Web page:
HEERLEN, The Netherlands -- ABP is beefing up its internal investment capabilities.
At a time when many large pension funds have outsourced most of their assets, Stichting Pensioenfonds ABP -- the world's largest pension fund, with 290 billion guilders ($145 billion) in assets as of June 30 -- is building its in-house management capability in equity, fixed income and real estate.
External management, now between 12% and 15% of assets, is expected to increase somewhat over the next few years as ABP continues to diversify its assets, but then gradually decrease to less than 10%.
Virtually all of the fund's 168 billion guilder bond portfolio is managed in-house, while 80% of its 78 billion guilder equity portfolio is in various internally managed index strategies.
This doesn't mean ABP officials are dropping their external managers en masse, although a number have seen their contracts terminated in the past year. (ABP officials decline to discuss their manager arrangements.)
It does, however, mean ABP officials think they can create investment strategies better suited to their needs at a cheaper price in some areas. And ABP will stick with external managers in places where the fund lacks internal expertise, such as Asian and specialized asset classes, said Chief Investment Officer Jean Frijns.
The giant pension fund for Dutch civil servants hasn't stopped there. Officials have taken a number of key steps in recent months affecting the fund's development:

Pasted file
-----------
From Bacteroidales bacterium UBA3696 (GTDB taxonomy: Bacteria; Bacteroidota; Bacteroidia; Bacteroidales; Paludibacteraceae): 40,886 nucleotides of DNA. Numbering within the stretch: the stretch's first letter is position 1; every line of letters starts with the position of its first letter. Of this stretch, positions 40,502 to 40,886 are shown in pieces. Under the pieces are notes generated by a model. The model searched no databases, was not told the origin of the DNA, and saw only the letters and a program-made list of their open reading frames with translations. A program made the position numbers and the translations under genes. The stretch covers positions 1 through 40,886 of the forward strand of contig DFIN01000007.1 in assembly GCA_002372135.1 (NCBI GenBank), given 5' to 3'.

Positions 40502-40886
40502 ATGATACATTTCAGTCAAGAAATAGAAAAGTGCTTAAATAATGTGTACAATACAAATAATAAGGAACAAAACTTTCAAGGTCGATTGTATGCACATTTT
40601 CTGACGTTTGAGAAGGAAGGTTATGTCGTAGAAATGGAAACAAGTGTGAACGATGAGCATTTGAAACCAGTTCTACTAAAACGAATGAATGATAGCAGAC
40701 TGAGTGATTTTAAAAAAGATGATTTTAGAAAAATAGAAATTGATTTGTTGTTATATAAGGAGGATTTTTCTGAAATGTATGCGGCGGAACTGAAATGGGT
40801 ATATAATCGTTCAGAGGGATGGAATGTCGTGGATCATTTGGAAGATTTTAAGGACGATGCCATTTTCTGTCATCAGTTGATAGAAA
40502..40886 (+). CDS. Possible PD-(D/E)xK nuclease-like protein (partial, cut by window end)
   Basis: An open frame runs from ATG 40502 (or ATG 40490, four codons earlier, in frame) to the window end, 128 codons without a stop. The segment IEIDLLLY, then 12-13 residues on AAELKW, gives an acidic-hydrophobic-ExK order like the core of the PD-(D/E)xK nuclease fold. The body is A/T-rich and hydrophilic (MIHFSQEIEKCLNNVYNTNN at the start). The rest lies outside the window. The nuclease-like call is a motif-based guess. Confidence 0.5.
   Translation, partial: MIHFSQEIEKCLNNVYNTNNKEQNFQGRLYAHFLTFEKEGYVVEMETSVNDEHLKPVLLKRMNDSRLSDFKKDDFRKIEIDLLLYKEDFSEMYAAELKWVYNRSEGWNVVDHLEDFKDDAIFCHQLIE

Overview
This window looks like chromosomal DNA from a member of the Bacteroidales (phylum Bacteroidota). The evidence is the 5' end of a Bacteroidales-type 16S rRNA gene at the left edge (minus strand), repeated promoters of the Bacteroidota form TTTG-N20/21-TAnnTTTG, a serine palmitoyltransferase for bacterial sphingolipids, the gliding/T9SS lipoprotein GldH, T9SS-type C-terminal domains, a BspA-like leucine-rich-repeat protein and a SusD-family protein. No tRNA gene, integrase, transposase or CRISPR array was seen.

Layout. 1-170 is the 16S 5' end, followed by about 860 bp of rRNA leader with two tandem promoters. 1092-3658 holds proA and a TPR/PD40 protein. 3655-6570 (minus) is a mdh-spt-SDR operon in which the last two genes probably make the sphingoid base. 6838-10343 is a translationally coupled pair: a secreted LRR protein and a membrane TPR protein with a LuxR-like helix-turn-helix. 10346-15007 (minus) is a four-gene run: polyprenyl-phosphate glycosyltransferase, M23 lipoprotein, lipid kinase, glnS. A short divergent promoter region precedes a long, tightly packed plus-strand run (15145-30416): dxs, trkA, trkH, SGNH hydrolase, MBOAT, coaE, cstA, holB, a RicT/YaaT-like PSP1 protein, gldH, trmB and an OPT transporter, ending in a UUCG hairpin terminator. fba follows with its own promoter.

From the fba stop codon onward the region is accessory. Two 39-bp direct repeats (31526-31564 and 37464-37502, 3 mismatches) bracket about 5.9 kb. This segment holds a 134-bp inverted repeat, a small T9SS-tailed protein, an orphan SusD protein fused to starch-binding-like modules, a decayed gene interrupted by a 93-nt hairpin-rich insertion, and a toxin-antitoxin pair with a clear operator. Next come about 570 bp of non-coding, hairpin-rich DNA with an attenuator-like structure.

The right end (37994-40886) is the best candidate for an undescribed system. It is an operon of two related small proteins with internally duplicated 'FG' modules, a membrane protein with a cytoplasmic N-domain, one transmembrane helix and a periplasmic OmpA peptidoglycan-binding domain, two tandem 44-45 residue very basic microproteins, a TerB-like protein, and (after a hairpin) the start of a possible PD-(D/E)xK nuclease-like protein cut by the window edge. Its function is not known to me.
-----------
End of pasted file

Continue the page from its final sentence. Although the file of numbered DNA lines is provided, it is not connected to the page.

* Boosted its target equity allocation to 40% from 30% for 2000, up from 27% now and only 21% at year-end 1997. (That compares with 14% at the end of 1995.)
* Shifted global fixed-income chief Paul Spijkers and three other staffers to ABP's New York office, where they will rummage through U.S. corporate and credit-related debt markets. ABP's U.S. fixed-income exposure of 7 billion guilders is projected to grow substantially during the next few years.
* Expanded a small representative office at Amsterdam's Schiophol Airport to manage the fund's structured investments, focusing on long-term investments in real estate, private equity and structured finance. Allocation to the three areas is being upped to 20% by 2000 from 15% now.
Mr. Frijns also has enabled the fund to make tactical shifts in its asset mix. "We realize we are in a dynamic world, that the fundamental equilibrium is shifting and unstable," he said.
ABP's newfound flexibility becomes apparent, for example, with its recent board approval to use its 10% real estate allocation as a swing factor. If market conditions warrant, fund officials can "borrow" a piece of the real estate allocation to raise equity exposure.
The fund also is taking a more flexible view on how it builds its equity allocation. In the past, ABP officials had set monthly targets for raising its equity stake. Strong domestic equity returns had caused the fund to exceed its allocation to Dutch stocks, causing ABP officials to sell domestic stocks.
Now, ABP officials are adjusting the targets to the market.
"If market conditions remain as favorable as (they have been) over the past 18 months, we certainly would reach the 40% benchmark in two to two-and-a-half years," Mr. Frijns said.
"But should market conditions deteriorate, we would considerably slow down our expansion."
Mr. Frijns remains optimistic, explaining: "The resilience of the world economy is such that it can overcome the crisis in Southeast Asia."
Overall, ABP will reduce its allocation to Dutch stocks from more than 50% of total equities to about one-third by 2000; it already has fallen below 40%.